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Analysis of tropical fire soot deposited in the ocean will help predict future global climate changes

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Red coral effectively recovers in Mediterranean protected areas after decades of overexploitation

Protection measures of the Marine Protected Areas have enable red coral colonies (Corallium rubrum) to recover partially in the Mediterranean Sea, reaching health levels similar to those of the 1980s in Catalonia and of the 1960s in the Ligurian Sea (Northwestern Italy).

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News
New publication in the MAGIC project takes a critical look at circular economy

Date: 2020-07-28

With the world’s attention focussed on COVID-19, issues that were in the forefront of public concern just a few months ago seem to have magically disappeared. When can we return to normal? Is the question that many are asking, but even if we could return to normal, should we?

Researchers Mario Giampietro, from Institute of Environmental Science and Technology of the Universitat Autònoma de Barcelona (ICTA-UAB) and Silvio Funtowicz (from SVT-University of Bergen UiB) argue that the pre-COVID situation was an unsustainable caricature of normality, in which climate and ecosystems disruptions, biodiversity loss, unattainable sustainability goals, growing socio-economic inequalities, and increasingly weak democratic institutions called for urgent systemic change. This is clear from a study recently published in the journal Environmental Science & Policy, based on years of accumulated trans-disciplinary knowledge and the insights of Post-Normal Science, and building on the experience and results of the EU Horizon 2020 project MAGIC.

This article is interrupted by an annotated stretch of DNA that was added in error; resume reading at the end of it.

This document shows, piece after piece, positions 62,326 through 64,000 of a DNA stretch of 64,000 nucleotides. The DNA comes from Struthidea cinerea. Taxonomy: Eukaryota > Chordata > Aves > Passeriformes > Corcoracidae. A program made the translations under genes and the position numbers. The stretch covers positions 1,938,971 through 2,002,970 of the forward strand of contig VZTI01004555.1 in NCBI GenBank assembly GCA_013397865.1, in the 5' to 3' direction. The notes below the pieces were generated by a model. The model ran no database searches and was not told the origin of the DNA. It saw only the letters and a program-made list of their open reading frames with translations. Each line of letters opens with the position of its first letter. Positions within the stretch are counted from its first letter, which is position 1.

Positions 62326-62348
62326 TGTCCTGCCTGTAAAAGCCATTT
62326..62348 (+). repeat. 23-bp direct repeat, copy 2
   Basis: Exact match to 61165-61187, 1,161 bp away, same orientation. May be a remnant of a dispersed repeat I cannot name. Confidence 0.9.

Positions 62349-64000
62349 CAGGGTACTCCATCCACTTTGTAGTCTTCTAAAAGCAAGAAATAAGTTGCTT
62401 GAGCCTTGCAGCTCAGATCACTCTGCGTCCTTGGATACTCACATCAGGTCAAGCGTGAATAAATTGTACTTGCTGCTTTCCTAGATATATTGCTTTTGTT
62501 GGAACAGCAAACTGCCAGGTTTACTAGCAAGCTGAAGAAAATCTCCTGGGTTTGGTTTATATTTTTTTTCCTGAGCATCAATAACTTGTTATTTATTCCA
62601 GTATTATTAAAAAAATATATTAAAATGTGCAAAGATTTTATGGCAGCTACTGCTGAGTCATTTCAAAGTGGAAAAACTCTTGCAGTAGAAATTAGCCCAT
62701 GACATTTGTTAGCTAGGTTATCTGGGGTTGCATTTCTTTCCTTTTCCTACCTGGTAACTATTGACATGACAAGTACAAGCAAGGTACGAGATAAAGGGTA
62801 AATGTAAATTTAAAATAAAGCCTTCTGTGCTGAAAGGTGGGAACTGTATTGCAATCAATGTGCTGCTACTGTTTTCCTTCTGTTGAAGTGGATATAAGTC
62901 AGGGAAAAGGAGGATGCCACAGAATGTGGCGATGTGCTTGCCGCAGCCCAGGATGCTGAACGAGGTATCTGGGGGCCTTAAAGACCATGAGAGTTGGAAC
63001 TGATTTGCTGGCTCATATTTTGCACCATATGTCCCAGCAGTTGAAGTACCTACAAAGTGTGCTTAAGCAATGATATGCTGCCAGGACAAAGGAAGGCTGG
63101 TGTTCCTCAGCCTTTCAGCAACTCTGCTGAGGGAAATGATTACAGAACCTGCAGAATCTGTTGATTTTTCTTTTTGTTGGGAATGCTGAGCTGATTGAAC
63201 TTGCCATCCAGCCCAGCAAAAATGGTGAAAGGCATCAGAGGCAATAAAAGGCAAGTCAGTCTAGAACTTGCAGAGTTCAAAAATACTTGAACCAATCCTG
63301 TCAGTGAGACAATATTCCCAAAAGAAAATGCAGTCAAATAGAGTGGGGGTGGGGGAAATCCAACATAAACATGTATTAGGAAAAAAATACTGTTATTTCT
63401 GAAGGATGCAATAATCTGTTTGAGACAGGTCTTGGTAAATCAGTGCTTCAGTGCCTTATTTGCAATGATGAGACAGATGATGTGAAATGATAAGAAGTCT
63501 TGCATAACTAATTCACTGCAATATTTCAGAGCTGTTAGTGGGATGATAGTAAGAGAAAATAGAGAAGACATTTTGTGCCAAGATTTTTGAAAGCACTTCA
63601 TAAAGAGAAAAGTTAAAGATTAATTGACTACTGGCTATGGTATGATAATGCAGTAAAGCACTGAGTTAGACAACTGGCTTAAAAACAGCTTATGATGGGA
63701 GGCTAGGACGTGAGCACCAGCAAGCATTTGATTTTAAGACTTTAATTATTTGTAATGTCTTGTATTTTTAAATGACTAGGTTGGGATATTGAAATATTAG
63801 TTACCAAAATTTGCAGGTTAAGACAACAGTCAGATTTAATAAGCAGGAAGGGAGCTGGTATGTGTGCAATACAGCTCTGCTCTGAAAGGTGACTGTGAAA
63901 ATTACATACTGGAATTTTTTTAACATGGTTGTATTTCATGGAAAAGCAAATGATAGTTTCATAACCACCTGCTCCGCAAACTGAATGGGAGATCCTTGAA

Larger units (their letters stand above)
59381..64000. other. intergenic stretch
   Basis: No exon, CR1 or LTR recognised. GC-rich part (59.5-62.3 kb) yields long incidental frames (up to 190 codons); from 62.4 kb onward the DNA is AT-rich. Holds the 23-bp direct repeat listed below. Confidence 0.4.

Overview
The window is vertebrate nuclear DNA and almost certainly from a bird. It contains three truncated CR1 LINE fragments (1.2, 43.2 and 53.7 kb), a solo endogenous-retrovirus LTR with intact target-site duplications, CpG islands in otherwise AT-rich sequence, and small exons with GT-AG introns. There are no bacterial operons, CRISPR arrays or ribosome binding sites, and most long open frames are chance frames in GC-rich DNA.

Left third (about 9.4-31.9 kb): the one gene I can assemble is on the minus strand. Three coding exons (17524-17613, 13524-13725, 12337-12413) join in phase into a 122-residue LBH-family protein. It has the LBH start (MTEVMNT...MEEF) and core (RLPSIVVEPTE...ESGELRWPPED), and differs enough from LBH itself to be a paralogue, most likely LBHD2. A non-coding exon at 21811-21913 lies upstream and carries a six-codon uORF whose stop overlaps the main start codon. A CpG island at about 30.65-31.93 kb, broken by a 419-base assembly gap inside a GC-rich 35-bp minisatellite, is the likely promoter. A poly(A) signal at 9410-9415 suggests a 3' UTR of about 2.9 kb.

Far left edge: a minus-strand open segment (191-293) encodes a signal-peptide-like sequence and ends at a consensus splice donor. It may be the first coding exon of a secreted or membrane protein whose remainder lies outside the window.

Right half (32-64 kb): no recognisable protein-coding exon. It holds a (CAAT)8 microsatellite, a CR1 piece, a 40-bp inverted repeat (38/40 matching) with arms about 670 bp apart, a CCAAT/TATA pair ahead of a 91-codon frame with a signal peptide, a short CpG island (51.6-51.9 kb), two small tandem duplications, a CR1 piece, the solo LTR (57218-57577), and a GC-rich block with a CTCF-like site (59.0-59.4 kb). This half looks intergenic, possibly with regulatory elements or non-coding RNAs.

“As the Italian politician and philosopher Antonio Gramsci argued almost a century ago, when the old is dying and the new cannot yet emerge, the in-between becomes increasingly pathological”, they say. The escape from reality into the mythical world of fantasy is represented by Giampietro and Funtowicz using the example of the circular economy as a policy goal in the institutional and public debate over sustainability.

Recognising the importance of recycling, they argue that although rhetorical powerful, the circular economy concept has almost no empirical content; they illustrate this lack of scientific underpinning referring to a wide variety of fields of knowledge, including biology, ecology, anthropology, non-equilibrium thermodynamics, energetics and bioeconomics.
The grand plans to return to normality with a green recovery currently promoted will imply to do more of the same but faster. “They will require relying further on the economy of promises of techno-scientific silver bullets. This choice carries the risk of ignoring the real hazards of betraying the historical popular struggles to increase civil freedoms and socio-economic fairness” they state.

Giampietro and Funtowicz conclude claiming that there is an opportunity to face the tragedy of change by engaging immediately in socially robust and rigorous assessment processes of policy-relevant knowledge claims, focussing on quality as fitness for purpose. These will include an evaluation not only of the ‘science’ but also of the political feasibility, viability, and desirability of proposed policies to move to a post-growth caring economy.

Scientific article

Mario Giampietro & Silvio Funtowicz. (2020). From elite folk science to the policy legend of the circular economy. Environmental Science & Policy. https://doi.org/10.1016/j.envsci.2020.04.012

 
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